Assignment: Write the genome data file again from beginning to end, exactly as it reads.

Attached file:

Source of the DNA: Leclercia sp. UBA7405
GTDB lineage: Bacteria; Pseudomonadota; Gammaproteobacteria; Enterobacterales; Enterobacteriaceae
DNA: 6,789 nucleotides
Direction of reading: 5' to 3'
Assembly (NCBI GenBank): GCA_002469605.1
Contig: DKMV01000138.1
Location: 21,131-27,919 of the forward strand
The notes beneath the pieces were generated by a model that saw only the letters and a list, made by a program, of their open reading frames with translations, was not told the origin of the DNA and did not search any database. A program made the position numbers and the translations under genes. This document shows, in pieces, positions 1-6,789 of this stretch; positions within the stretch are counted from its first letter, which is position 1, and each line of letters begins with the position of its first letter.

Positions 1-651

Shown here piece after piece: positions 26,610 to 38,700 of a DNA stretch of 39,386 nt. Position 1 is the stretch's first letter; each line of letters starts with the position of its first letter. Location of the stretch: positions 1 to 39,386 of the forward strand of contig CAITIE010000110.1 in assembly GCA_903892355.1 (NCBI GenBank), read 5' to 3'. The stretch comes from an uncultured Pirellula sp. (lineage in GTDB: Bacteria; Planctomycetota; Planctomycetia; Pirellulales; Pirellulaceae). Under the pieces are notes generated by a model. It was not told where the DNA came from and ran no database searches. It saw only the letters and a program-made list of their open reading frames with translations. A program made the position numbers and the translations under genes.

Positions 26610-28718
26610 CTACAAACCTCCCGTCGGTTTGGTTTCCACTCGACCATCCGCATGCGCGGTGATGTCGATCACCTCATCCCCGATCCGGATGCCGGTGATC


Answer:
Source of the DNA: Leclercia sp. UBA7405
GTDB lineage: Bacteria; Pseudomonadota; Gammaproteobacteria; Enterobacterales; Enterobacteriaceae
DNA: 6,789 nucleotides
Direction of reading: 5' to 3'
Assembly (NCBI GenBank): GCA_002469605.1
Contig: DKMV01000138.1
Location: 21,131-27,919 of the forward strand
The notes beneath the pieces were generated by a model that saw only the letters and a list, made by a program, of their open reading frames with translations, was not told the origin of the DNA and did not search any database. A program made the position numbers and the translations under genes. This document shows, in pieces, positions 1-6,789 of this stretch; positions within the stretch are counted from its first letter, which is position 1, and each line of letters begins with the position of its first letter.

Positions 1-651

Shown here piece after piece: positions 26,610 to 38,700 of a DNA stretch of 39,386 nt. Position 1 is the stretch's first letter; each line of letters starts with the position of its first letter. Location of the stretch: positions 1 to 39,386 of the forward strand of contig CAITIE010000110.1 in assembly GCA_903892355.1 (NCBI GenBank), read 5' to 3'. The stretch comes from an uncultured Pirellula sp. (lineage in GTDB: Bacteria; Planctomycetota; Planctomycetia; Pirellulales; Pirellulaceae). Under the pieces are notes generated by a model. It was not told where the DNA came from and ran no database searches. It saw only the letters and a program-made list of their open reading frames with translations. A program made the position numbers and the translations under genes.

Positions 26610-28718
26610 CTACAAACCTCCCGTCGGTTTGGTTTCCACTCGACCATCCGCATGCGCGGTGATGTCGATCACCTCATCCCCGATCCGGATGCCGGTGATC